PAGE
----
“Airports face big bills to get rid of banned firefighting foam but officials are promising tight monitoring to make sure no one dumps any to avoid the costs.

The system of checks to date, though, has been such that airports say they never knew about a ban on the foams brought in 12 years ago.

‘We’ve been tracking in a general sort of way the experience at airports in Australia but the airports here, to the best of our knowledge, were unaware of the regulatory underpinning affecting this family of [PFAS] chemicals,’ the Airports Association chief executive Kevin Ward said.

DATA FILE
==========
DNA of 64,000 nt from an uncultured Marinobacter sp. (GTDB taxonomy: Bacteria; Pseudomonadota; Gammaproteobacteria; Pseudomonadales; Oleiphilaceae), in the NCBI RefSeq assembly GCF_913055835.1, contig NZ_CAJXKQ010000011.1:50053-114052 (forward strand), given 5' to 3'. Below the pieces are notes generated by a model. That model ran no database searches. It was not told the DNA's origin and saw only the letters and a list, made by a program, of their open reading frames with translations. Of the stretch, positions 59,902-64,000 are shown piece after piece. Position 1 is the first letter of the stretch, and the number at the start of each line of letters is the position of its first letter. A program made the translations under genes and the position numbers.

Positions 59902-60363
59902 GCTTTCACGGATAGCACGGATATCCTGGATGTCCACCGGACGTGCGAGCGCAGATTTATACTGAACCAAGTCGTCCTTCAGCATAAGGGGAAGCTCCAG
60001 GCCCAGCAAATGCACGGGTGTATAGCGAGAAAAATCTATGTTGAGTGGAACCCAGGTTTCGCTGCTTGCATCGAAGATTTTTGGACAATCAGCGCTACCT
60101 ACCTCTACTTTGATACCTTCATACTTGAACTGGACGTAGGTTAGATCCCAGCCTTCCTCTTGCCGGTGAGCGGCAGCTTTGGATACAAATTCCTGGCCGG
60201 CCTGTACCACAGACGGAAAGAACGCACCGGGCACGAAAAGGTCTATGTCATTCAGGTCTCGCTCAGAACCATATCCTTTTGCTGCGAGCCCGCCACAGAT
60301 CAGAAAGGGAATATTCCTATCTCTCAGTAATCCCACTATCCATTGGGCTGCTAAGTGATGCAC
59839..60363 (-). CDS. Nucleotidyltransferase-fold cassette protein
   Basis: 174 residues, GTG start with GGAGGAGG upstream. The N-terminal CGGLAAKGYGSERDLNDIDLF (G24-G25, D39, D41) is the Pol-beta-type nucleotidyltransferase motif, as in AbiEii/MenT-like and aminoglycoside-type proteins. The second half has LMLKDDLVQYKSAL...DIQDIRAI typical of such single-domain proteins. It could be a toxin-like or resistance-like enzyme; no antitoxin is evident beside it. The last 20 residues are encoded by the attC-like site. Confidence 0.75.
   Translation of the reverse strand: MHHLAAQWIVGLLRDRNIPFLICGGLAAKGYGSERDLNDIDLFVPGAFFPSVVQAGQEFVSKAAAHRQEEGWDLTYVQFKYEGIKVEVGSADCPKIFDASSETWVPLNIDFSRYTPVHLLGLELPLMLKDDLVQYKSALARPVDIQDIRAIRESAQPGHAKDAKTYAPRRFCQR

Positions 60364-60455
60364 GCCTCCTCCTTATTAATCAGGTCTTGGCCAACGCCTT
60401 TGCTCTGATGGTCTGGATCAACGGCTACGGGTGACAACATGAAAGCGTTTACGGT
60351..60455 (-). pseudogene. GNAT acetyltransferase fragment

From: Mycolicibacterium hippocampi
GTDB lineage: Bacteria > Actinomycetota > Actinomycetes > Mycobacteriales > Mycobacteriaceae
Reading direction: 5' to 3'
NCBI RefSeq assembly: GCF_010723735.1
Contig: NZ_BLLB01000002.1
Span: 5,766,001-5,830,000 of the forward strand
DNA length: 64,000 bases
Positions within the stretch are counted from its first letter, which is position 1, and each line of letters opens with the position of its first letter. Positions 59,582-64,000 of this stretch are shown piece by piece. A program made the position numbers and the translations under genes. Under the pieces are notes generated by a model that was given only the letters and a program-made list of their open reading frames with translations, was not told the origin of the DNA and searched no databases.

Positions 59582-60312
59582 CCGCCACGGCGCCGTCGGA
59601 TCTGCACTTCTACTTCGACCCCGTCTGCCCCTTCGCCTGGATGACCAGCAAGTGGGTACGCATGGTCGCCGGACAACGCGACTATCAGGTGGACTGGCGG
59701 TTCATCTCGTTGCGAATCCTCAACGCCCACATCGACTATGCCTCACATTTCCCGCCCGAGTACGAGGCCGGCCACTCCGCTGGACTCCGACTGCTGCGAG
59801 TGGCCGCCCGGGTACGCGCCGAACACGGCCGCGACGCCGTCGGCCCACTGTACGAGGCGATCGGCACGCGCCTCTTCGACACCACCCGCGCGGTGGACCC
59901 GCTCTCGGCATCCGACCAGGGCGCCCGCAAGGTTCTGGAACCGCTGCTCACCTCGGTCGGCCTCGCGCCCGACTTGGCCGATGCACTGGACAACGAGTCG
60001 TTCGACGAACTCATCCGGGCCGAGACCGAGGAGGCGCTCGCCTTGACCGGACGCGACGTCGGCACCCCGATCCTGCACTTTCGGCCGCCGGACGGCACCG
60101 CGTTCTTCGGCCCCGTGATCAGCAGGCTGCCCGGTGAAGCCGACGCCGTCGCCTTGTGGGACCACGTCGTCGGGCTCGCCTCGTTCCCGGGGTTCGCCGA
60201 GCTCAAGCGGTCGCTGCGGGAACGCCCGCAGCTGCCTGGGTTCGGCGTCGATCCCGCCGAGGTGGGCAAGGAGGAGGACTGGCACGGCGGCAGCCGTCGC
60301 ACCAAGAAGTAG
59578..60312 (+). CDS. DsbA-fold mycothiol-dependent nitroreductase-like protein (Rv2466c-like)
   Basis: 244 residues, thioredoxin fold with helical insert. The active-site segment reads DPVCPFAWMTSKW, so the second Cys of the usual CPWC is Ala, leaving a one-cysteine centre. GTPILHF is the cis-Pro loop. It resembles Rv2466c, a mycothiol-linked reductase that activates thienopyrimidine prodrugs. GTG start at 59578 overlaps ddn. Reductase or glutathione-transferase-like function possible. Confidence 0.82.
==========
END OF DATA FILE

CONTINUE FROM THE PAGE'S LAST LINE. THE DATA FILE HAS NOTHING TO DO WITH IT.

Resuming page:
That became more obvious towards the end of last year when the EPA [Environmental Protection Authority] was specifically tracking down the material.

‘We haven’t tried to go back and find out who knew what, or who said what to who, we’re more focused on fixing the problem now.’

The problem centres on how to safely get rid of the banned foams.

A copy of the Environmental Protection Authority’s new disposal guidelines has now been leaked to RNZ.

They show the foam must be exported as New Zealand has nowhere that can handle these longlasting, manmade toxic chemicals, which have triggered a nationwide investigation after contaminating soil and water around Defence bases.

On-site checks would be made in case anyone tried to dump or dilute the foam to avoid the high cost of export, the authority said.”

Read the full article by Phil Pennington.